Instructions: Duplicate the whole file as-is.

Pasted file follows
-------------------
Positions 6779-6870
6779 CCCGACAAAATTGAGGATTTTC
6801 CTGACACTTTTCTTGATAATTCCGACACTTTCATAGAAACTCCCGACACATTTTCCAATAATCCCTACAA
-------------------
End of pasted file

Positions 6779-6870
6779 CCCGACAAAATTGAGGATTTTC
6801 CTGACACTTTTCTTGATAATTCCGACACTTTCATAGAAACTCCCGACACATTTTCCAATAATCCCTACAA